Many married women with mental illness report high levels of marital conflict and family strife (Mowbray et al., 2000; Ritsher, Coursey, & Farrell, 1997) and may have spouses with psychiatric disorders (Miller, 1997) that could exacerbate their own functioning problems. Thus, the relationship between living with a spouse or partner and social support cannot be assumed for women with mental illness. Salokangas (1997) found that for men with schizophrenia, living with a spouse or parents contributed positively to outcomes, but the reverse was true for female patients. Furthermore, it is reportedly difficult for many women with mental illness to sustain family relationships (Nicholson & Blanch, 1994; Ritsher et al.). Because mothers with mental illness often experience greater family conflict and social isolation (Downey & Coyne, 1990), they may receive less social support from family members even when they are living with them than is the case for other mothers (Caron, Tempier, Mercier, & Leouffre, 1998; Puckering, 1989).

Extended family support for parenting has not been studied in mothers with mental illness, nor has its effects on functioning or well-being. An exception is qualitative research by Nicholson, Sweeney, and Geller (1998), who found that positive family support is an asset for mothers with mental illness (and lack of support a liability), especially for those living in poverty, but that there is often conflict with family members, particularly over the parenting role.


Although research has examined the impact of social support or living relationships on the outcomes for at-risk mothers, the relationship between the two constructs has not been examined, with some exceptions. Both Chase-Lansdale and colleagues (1994) and Nitz and colleagues (1995) reported that parental support positively affected teenage mothers' parenting and reduced stress levels, but only when parents and teenage mothers did not coreside. Henly (1997) studied adolescent mothers and the reciprocal relationships between living arrangements and various types of support. She concluded that, for these young mothers, living arrangements were less important to psychological adjustment than were emotional and material support. Henly's study did not examine the role of negative support, which, in many studies, has been found to have an even greater impact on well-being than positive support (Rook, 1984; Todd & Worell, 2000; Vinokur & van Ryn, 1993).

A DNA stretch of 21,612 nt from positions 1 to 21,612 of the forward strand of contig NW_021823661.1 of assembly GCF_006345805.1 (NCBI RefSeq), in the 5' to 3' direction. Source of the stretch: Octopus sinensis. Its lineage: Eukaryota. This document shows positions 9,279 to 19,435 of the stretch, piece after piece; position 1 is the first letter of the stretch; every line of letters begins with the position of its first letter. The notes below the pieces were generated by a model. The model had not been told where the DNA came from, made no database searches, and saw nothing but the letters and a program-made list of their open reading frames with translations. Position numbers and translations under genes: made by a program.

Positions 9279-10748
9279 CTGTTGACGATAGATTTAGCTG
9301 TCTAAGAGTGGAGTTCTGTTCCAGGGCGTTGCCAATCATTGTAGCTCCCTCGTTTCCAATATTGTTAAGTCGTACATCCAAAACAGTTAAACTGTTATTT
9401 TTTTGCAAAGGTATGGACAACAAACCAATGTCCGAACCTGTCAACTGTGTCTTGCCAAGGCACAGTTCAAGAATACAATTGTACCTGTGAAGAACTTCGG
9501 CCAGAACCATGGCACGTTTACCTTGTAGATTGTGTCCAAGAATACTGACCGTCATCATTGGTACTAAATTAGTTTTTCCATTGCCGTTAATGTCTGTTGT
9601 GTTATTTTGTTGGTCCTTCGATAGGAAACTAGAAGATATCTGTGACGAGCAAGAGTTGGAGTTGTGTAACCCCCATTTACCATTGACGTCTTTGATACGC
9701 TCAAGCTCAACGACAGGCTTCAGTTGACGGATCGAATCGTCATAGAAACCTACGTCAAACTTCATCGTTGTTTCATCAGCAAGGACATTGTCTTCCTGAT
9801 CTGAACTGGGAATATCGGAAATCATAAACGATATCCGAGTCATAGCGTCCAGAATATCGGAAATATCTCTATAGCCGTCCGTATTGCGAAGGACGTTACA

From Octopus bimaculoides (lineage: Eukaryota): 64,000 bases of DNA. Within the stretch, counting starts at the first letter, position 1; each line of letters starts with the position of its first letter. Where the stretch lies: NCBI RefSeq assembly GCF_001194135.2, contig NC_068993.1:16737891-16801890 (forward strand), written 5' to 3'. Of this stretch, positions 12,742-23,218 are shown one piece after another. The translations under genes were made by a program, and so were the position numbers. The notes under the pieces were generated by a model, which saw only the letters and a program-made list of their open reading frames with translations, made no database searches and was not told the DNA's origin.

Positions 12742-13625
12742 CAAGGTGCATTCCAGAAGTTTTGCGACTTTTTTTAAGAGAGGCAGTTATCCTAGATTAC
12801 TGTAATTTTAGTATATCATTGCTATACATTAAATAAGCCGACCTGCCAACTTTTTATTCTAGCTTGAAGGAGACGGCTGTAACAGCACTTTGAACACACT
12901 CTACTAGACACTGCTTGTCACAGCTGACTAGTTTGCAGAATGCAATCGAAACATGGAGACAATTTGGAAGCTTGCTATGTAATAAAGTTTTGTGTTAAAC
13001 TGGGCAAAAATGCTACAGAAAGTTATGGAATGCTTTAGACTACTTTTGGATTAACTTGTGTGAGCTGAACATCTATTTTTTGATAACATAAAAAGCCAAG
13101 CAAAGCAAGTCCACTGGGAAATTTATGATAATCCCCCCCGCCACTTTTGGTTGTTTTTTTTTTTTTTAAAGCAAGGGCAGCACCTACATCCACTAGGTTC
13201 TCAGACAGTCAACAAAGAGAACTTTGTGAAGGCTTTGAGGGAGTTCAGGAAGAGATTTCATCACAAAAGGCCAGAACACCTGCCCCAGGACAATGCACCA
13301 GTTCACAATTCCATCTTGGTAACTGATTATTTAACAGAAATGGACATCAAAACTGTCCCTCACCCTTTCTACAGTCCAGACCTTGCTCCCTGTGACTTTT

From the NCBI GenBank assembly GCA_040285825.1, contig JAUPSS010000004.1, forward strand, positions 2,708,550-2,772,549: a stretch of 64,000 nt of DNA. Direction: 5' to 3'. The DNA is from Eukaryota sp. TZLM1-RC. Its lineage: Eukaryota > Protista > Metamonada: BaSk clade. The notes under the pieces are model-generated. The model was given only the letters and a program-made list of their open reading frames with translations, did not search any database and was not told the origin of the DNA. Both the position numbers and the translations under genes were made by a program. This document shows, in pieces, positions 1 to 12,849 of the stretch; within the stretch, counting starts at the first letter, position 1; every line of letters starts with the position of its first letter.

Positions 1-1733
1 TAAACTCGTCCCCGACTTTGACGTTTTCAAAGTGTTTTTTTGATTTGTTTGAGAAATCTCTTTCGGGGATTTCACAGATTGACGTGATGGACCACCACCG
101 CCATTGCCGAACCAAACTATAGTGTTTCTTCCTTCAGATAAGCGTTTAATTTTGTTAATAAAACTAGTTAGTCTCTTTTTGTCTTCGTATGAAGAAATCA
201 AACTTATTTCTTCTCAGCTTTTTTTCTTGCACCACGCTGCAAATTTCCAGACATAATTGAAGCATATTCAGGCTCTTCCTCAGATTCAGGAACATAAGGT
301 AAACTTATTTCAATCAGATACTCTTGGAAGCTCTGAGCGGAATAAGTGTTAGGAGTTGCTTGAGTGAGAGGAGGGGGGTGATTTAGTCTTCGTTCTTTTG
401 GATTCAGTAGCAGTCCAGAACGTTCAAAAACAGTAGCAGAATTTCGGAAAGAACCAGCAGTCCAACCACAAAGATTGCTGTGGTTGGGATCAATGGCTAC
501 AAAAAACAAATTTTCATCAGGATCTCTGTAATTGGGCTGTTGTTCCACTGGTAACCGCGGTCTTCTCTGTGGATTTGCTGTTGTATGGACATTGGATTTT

Living arrangements and family support may have qualitatively different influences in the lives of mothers from different racial or ethnic groups. For the most part, research suggests more benefits of coresidence in African American than in white American households, because the former emphasize cooperation among family members and involvement in decision making in times of distress (Finley, 1998). Congruent with this evidence, African American compared with white American adolescent mothers reported less conflict with their parents (Caldwell et al., 1997); for white American (but not African American) adolescent mothers, living with mothers related to more stress and worse parenting outcomes (Spieker & Bensley, 1994; Unger & Cooley, 1992), with some exceptions (Caldwell, Antonucci, & Jackson, 1998). Henly (1997) also found that the effects of specific types of family support differ by race.

In populations with mental illness, it appears that African Americans with mental illness, compared with non-Hispanic white Americans, are more likely to live with extended family and to rely on informal networks for...